I have a choice when it comes to grief.
I can repress my grief—deny it, stuff it down and cover it over. Sometimes I try to choke back the sobs even when I’m alone; afraid I won’t be able stop the flood if I let the first teardrop fall. At times I feel the need to talk things out, but I don’t want to burden others with my sorrow—they wouldn’t understand; they have problems of their own; it’s too painful to talk about anyway. Besides, some have said that after seven months I should be over the worst now, and I should start planning my future. So I pretend that I’m okay in order not to look weak or needy. Besides, if I don’t think about it maybe the pain will dissipate into nothingness.
Isolating myself with my grief and pretending I’ve made it through the worst, though, doesn’t feel right. It feels chaotic, uneasy, and anxious. I think shoving it down could actually cause the grief to dig deeper and grow roots. It could spread like a cancer into dangerous levels of anxiety, depression, anger, and guilt. Unresolved grief squelches hope and murders the very spirit of life. And I don’t want to go there.
I can express my grief openly—raw and uninhibited. Sometimes I sob in the shower heaving tears mixed with water pouring from the faucet. At times I’ve even cried a stream of tears in a crowded grocery store when a background song triggered a memory. I didn’t care what others thought or whispered to one another as they watched my breakdown moment. This is my pain and my sorrow and I’m not letting anyone make me feel weird because of it.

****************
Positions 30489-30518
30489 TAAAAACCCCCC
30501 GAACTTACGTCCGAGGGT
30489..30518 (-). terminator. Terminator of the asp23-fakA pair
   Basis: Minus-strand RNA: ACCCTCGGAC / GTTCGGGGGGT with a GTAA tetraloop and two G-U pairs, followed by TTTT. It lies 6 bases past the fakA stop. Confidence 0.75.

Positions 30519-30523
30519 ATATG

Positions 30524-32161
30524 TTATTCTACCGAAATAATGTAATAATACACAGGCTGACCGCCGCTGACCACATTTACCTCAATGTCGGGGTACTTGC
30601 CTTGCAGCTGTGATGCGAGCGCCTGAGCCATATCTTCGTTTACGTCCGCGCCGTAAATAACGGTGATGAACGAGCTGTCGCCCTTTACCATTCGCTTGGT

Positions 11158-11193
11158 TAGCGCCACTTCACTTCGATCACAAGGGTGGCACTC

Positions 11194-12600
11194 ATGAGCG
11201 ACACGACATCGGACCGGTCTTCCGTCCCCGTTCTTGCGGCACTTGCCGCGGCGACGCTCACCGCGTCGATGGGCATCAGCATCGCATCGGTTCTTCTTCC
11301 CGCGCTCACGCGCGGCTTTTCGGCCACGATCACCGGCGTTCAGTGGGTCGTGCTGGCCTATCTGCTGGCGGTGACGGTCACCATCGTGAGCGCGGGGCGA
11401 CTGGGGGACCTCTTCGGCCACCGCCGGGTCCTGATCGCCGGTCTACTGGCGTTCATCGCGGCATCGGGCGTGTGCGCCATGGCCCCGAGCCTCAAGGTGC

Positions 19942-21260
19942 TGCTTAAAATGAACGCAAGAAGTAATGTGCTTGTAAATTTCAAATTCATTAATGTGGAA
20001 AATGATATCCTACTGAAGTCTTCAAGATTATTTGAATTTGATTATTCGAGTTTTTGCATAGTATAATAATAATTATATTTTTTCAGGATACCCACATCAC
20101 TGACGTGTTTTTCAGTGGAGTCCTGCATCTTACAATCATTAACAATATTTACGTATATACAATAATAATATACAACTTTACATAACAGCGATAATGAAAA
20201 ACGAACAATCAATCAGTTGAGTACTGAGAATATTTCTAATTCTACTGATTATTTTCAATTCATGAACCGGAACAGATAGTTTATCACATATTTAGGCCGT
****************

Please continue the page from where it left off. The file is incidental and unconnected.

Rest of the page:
Sometimes I’ve called a friend late at night when the anxiety clenching my chest made it hard to breathe, or when I felt myself entering a danger zone unable to go on another minute. There have been several times that I’ve gushed out the story of how my husband died to a complete stranger. I think that if I talk about it, write about it and allow myself to feel it then maybe the grief will bleed itself out in time and heal.
Letting the tears flow, feeling the pain, being open to it, exposing the unbearable darkness of grief is hard, but afterwards I feel somehow cleansed. It lets others know, “I’m not over it. I’m in the worst pain I’ve ever felt, and I need help.” I’ve found, rather than being a sign of weakness, it takes courage to reach out for someone to lean on as I try to hobble through my days or someone to provide a safety net while I stand on the edge of sanity. It's not always easy to ask someone to wade beside me in my sea of tears or for someone to pray with me and for me. But I'm trying to step up and admit that it is unselfish to ask for help. And I’ve learned it’s okay to hold back from or let go of, without judgment, those who don’t understand and to cherish those who are there for me.
Grief is messy. There’s no right way or wrong way to do it. Whether it be screaming into my pillow, crying in a store, talking about my husband over and over again, sleeping with his robe every night, writing out my feelings…however it may be, I choose to allow myself the need and the right to express my grief in whatever way it presents itself. In doing so, I hope to heal and grow stronger over time.